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Discussion Starter · #1 ·
Theft Is Suspected Motive

POSTED: 12:30 pm EST November 5, 2005
UPDATED: 1:55 pm EST November 5, 2005

MIAMI -- Pirates fired a rocket-propelled grenade and machine guns Saturday in an attack on a luxury cruise liner off the east African coast, the vessel's owners said.

Two armed boats approached the Seabourn Spirit about 100 miles off the coast of Somalia and fired as the boats' occupants attempted to get onboard, said Bruce Good, a spokesman for Miami-based Seabourn Cruise Line, a subsidiary of Carnival Corp.

The crew initiated a trained response and avoided being boarded, Good said. The ship outran them and changed its course.

"Our suspicion at this time is that the motive was theft," Good said.

One member of the 161-person crew was slightly injured before the attackers were repelled, according to a London-based Seabourn Cruises spokesman.

Press Association, the British news agency, said passengers awoke to the sound of gunfire as two 25-foot inflatable boats approached the liner. The injured crew member was reportedly hit by flying debris.

The vessel's 151 passengers, mostly Americans with some Australians and Europeans, were gathered in a lounge for their safety, Good said. None were injured.

The Spirit had been bound for Mombasa, Kenya, at the end of a 16-day voyage from Alexandria, Egypt. It was expected to reach the Seychelles in the Indian Ocean on Monday, and then continue on its previous schedule to Singapore, company officials said.

The 10,000-ton cruise ship, registered in the Bahamas, sustained minor damage, Good said. "They took some fire, but it's safe to sail," he said.

Piracy along the Somalia coast is common -- several ships a month are attacked or hijacked, with valuables stolen and crews held for ransom.

Somalia's 1,880-mile coastline is Africa's longest, and the country has had no effective central government since opposition leaders ousted dictator Mohamed Siad Barre in 1991. They then turned on each other, transforming this nation of 7 million into a patchwork of battling fiefdoms ruled by heavily armed militias.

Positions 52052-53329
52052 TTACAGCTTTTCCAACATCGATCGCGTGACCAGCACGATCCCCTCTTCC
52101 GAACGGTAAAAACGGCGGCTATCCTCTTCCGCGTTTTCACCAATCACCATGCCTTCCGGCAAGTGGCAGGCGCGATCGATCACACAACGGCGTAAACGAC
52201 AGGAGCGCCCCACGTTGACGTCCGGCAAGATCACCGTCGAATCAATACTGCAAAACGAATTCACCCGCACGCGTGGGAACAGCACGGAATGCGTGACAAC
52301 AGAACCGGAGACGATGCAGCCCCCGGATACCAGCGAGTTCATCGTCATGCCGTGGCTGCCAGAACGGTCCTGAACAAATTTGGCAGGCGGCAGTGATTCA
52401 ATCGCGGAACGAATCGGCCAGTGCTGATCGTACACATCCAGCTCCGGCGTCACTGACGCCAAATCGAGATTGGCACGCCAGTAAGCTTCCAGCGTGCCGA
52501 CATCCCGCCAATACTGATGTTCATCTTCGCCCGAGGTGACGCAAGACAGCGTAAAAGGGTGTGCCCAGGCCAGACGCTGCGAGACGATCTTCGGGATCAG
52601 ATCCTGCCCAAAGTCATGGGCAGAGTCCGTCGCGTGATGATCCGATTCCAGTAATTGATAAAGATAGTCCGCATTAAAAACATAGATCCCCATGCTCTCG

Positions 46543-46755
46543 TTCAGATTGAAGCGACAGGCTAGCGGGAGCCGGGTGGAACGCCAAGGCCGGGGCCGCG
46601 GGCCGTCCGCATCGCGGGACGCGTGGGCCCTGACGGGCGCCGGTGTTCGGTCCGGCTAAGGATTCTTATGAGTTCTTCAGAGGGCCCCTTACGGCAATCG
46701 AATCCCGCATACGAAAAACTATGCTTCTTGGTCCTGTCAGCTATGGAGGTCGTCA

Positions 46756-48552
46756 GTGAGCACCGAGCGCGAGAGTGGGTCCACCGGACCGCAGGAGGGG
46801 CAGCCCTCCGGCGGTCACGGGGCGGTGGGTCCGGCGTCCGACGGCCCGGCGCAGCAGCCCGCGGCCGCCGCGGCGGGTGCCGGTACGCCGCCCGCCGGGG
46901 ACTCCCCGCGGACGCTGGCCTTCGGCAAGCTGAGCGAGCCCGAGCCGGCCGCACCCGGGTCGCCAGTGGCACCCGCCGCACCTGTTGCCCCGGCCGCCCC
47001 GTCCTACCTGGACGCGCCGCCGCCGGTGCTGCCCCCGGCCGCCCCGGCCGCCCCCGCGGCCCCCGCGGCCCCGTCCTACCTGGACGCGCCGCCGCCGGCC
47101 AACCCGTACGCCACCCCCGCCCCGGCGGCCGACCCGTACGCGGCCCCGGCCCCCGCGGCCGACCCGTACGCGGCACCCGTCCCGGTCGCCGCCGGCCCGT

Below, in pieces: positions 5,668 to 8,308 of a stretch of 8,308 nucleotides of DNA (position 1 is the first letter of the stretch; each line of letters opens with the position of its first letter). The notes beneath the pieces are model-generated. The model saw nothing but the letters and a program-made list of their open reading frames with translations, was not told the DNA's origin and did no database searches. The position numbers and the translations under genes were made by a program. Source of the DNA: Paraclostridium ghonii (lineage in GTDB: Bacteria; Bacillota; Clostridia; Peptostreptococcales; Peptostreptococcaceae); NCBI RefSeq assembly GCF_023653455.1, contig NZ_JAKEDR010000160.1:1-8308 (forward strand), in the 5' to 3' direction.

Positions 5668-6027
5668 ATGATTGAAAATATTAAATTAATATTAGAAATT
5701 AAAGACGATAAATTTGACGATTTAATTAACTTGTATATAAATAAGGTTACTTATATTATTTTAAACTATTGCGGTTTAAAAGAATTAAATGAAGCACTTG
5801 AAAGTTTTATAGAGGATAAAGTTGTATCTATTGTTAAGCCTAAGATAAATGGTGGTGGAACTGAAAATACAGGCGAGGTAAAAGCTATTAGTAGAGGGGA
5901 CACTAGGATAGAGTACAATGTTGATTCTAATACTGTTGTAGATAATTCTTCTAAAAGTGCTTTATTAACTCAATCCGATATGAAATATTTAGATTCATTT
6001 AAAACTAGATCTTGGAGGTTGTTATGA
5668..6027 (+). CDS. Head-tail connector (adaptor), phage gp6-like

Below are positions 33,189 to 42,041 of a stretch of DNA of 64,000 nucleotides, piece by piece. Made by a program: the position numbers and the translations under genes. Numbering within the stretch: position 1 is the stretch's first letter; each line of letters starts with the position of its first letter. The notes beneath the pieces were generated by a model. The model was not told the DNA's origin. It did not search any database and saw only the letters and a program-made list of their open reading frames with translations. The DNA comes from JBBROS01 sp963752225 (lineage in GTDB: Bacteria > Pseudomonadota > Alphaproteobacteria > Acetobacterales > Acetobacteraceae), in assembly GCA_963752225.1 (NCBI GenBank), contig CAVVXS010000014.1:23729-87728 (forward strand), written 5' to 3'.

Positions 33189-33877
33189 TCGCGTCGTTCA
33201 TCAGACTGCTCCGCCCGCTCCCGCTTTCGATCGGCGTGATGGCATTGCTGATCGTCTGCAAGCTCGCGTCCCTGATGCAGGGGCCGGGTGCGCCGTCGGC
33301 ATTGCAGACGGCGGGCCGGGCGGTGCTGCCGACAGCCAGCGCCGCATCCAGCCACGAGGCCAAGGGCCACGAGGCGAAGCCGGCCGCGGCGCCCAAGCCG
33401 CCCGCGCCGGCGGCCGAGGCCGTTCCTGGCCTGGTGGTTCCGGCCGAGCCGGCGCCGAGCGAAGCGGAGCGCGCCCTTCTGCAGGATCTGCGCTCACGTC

Copyright 2005 by The Associated Press. All rights reserved. This material may not be published, broadcast, rewritten or redistributed.
 

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Retired Fed, Active Special
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REPELL BOARDERS!!!!!!!!!!:pirate:
 

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Chapter 90 Enforcer
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Piracy along the Somalia coast is common -- several ships a month are attacked or hijacked, with valuables stolen and crews held for ransom.
Something tells me this was not mentioned in the itinerary.
 

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Discussion Starter · #12 ·
Ship Blasted Pirates With Sonic Weapon

MIAMI - The crew of a luxury cruise ship used a sonic weapon that blasts earsplitting noise in a directed beam while being attacked by a gang of pirates off Africa this weekend, the cruise line said Monday.

The Seabourn Spirit had a Long Range Acoustic Device, or LRAD, installed as a part of its defense systems, said Bruce Good, a spokesman for Miami-based Seabourn Cruise Line. The Spirit was about 100 miles off Somalia when pirates fired rocket-propelled grenades and machine guns as they tried to get onboard.

The subsidiary of Carnival Corp. was investigating whether the weapon was successful in warding off the pirates, he said. The ship's captain also changed its course, shifted into high speed and headed out into the open sea to elude the pirates, who were in two small boats, he said. He had no further details.

Device maker American Technology Corp. said earsplitting "bangs" were directed by trained security personnel toward the pirates. That, combined with ship maneuvers, caused the attackers to leave the area, the company said.

The LRAD is a so-called "non-lethal weapon" developed for the U.S. military after the 2000 attack on the USS Cole off Yemen as a way to keep operators of small boats from approaching U.S. warships.

The military version is a 45-pound, dish-shaped device that can direct a high-pitched, piercing tone with a tight beam. Neither the LRAD's operators or others in the immediate area are affected.

American Technology, based in San Diego, compares its shrill tone to that of smoke detectors, only much louder. It can be as loud as about 150 decibels, while smoke alarms are about 80 to 90 decibels.

The devices have been deployed on commercial and naval vessels worldwide since summer 2003, the company said.
 
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